How to Overcome Imposter Syndrome at Work?

What is Impostor Syndrome?
Impostor syndrome describes the feeling that you are an impostor despite evidence to the contrary. For example, you may believe that you’re inadequate or a fraud, and tend to negatively compare yourself to others whom you perceive to be smarter and more successful. Impostor syndrome can happen in many areas of life, but is especially distressing and prevalent in the workplace.

Those who experience impostor syndrome at work report having thoughts such as:
“I’m just not as smart or accomplished as everyone else. They were foolish to hire me.”
“How long is this going to last before people realize I don’t know what I’m doing?”
“Maybe if I just take on more hours, more projects, more training, etc., I will start to feel better.”

Many who struggle with impostor syndrome have a tendency to focus on their perceived flaws or limitations instead of assets and accomplishments. They often have perfectionist tendencies (setting very high expectations with little-to-no room for failure), are
always “on” (putting in long hours with no breaks or vacations in an effort to be seen as hardworking and reliable), and usually go it alone (never ask for help or admit a need for assistance). They may also seek out endless trainings and take on extra responsibilities in an effort to feel more fully qualified.

Consequences of Impostor Syndrome
Mentally, impostor syndrome can lead to “catastrophizing”. This is when you fear catastrophic consequences if you are “found out” as an impostor. For example, you think: ”if I speak up in this meeting and say something unintelligent, everyone will know I’m a fraud, and they’ll start to realize they never should have hired me. Then I’ll get fired and never be able to find another job.” This type of negative self-talk creates strong feelings of doubt and shame and can increase a tendency toward anxiety and/or depression.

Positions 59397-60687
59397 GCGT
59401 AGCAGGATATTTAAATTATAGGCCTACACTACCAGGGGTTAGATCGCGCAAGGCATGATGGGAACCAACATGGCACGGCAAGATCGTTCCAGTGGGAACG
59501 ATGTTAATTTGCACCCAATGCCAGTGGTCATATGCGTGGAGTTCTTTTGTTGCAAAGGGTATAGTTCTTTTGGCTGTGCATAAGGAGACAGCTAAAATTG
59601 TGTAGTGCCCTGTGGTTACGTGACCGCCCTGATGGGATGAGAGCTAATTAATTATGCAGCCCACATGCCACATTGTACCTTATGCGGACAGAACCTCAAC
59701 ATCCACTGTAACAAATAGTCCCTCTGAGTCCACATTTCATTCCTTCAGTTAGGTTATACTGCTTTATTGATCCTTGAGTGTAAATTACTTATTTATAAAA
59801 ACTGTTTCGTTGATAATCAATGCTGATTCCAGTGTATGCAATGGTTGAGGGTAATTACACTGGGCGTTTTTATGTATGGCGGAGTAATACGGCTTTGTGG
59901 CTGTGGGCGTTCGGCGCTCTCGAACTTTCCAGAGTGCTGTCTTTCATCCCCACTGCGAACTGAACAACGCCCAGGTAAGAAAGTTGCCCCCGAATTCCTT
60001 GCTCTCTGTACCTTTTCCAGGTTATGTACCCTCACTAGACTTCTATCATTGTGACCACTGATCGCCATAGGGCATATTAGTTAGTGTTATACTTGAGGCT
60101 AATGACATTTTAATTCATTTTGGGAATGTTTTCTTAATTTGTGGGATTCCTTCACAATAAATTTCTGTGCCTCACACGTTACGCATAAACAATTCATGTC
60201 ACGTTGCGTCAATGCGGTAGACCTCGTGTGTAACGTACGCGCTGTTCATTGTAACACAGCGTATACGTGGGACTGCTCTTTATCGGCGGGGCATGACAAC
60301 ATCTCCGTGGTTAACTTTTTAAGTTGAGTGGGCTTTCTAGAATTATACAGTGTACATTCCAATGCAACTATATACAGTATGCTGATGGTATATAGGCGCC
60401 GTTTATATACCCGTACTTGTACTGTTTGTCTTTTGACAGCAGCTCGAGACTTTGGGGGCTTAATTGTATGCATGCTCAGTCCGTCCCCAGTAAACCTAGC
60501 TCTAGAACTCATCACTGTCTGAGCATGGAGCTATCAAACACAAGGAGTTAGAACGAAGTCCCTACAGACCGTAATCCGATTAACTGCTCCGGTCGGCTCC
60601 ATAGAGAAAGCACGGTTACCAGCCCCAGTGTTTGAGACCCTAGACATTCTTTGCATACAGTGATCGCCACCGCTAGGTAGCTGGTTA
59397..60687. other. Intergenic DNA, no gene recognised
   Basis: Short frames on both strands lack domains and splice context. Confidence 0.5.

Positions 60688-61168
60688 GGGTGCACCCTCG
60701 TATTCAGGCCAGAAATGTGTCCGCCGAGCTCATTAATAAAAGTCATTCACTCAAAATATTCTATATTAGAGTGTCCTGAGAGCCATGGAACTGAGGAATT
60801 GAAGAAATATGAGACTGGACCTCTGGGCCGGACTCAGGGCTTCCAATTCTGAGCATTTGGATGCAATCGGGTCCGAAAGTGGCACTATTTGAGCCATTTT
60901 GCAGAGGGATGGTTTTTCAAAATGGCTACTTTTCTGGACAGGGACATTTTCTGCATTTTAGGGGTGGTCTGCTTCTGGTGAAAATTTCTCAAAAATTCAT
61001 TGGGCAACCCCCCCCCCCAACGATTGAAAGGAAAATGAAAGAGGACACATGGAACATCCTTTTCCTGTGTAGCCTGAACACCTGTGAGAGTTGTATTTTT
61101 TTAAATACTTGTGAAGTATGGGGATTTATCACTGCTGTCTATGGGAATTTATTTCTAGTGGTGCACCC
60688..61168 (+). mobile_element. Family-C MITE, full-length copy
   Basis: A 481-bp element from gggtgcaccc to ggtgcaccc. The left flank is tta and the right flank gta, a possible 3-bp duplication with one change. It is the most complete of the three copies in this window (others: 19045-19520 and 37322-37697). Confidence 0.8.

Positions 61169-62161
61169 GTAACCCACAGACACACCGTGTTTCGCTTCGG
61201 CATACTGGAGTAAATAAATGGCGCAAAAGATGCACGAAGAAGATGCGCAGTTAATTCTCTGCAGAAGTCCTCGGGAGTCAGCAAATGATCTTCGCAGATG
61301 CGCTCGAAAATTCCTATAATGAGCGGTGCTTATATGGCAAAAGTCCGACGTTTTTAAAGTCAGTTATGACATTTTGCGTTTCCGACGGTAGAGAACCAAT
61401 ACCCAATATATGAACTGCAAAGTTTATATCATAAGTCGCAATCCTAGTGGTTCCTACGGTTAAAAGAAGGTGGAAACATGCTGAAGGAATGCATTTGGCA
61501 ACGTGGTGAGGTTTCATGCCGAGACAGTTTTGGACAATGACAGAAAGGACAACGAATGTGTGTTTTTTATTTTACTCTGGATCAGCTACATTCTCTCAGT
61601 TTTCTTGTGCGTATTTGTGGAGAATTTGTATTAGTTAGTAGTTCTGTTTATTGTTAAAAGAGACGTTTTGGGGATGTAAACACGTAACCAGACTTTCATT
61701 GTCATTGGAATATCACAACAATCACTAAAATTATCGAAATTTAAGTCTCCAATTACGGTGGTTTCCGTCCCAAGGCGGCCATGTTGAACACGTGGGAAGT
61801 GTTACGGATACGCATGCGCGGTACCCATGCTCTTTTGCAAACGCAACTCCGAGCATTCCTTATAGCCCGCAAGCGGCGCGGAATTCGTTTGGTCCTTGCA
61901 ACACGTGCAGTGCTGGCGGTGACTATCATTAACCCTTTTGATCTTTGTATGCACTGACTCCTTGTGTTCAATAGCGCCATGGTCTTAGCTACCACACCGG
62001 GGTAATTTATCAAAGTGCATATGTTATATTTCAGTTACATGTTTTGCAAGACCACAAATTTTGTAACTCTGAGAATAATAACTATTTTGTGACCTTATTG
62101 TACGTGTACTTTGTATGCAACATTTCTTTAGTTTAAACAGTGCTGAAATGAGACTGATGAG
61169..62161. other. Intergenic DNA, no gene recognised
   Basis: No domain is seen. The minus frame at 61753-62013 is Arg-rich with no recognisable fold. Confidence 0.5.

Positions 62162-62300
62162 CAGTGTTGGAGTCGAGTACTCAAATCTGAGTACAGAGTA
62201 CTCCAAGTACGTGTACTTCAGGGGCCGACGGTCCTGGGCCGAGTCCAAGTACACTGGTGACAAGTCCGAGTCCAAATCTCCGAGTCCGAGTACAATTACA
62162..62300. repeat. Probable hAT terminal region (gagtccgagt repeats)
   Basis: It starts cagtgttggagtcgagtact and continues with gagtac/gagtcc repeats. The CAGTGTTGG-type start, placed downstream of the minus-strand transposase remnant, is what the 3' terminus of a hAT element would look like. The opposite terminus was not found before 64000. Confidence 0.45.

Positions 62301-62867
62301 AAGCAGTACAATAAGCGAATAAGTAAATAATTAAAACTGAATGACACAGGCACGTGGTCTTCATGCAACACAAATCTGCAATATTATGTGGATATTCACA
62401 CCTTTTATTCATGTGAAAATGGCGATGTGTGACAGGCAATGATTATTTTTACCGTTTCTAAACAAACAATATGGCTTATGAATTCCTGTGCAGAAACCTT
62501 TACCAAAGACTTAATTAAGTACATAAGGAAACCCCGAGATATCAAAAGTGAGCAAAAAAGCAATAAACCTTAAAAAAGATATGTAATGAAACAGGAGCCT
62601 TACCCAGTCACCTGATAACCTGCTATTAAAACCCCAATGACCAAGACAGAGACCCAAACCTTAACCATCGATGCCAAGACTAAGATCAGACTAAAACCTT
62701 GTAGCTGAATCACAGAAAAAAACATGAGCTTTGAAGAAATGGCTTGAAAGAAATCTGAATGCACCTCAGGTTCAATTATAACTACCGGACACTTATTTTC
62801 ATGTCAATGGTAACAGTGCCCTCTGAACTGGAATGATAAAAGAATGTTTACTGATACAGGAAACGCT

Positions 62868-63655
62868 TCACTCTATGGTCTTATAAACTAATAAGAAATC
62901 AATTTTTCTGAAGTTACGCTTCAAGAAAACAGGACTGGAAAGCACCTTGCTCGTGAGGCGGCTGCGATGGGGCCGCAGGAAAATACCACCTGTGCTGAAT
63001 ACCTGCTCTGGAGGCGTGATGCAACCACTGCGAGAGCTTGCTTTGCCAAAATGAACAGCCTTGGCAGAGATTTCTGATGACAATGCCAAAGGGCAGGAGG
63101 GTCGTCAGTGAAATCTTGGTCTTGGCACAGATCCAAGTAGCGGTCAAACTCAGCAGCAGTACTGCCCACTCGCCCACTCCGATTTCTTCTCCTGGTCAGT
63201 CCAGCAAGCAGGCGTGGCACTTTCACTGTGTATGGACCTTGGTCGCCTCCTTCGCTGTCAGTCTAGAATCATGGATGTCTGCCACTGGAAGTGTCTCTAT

Impostor syndrome can also have negative consequences for your career. For example, if you hesitate to speak up about things you don’t understand at work (for fear of being “found out” as incapable), you will miss opportunities to learn and grow. In another way, if you hesitate to bring up new ideas or take charge (even if your ideas are great!) because you feel inadequate, you won’t have the chance to shine in the workplace and grab those promotions and opportunities when they arise.

Ways to Stop Impostor Syndrome from Holding You Back
First and foremost, remember that not all of your thoughts are true, and feelings are not facts. You may feel inadequate or uncertain of your abilities from time to time — everyone does! But just because you feel unsure or think you’re unworthy does not mean that’s the case. Try using some strategies to “note” and “talk back” to those negative feelings and assumptions. For example, if you have a thought that you are unqualified, just notice it by saying to yourself “I’m having a thought that I’m unqualified.” That mental separation can be very helpful in starting to examine and question your own negative thoughts before deciding if you want to believe them.

Another helpful strategy is to keep a list of your own accomplishments to reflect on when you’re struggling. Be open to accepting praise when others compliment your work, and try to praise others on their hard work, too. This will help foster a supportive atmosphere in the workplace, which will also make you feel more secure and less pressured.

Finally, therapy can be useful in discussing and processing the shame and anxiety that often accompany impostor syndrome. You can also learn and practice skills to mitigate the influence of these issues in your life and make choices you feel confident about.

About the Quarterlife Center (QLC):

Our QLC Counselors specialize in working with individuals and couples in their 20s and 30s in a supportive, caring, confidential setting. We will work with you to help you identify your passions, achieve your goals and thrive in your life. We offer the following services to clients:

If you’d like more information or you’re interested in scheduling an appointment, please contact us.

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Build the Life You Want. Counseling and Coaching for Your Quarter Life Crisis: Tailored for adults in their twenties and thirties — quarterlifecenter.com

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Quarterlife Center

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Build the Life You Want. Counseling and Coaching for Your Quarter Life Crisis: Tailored for adults in their twenties and thirties — quarterlifecenter.com

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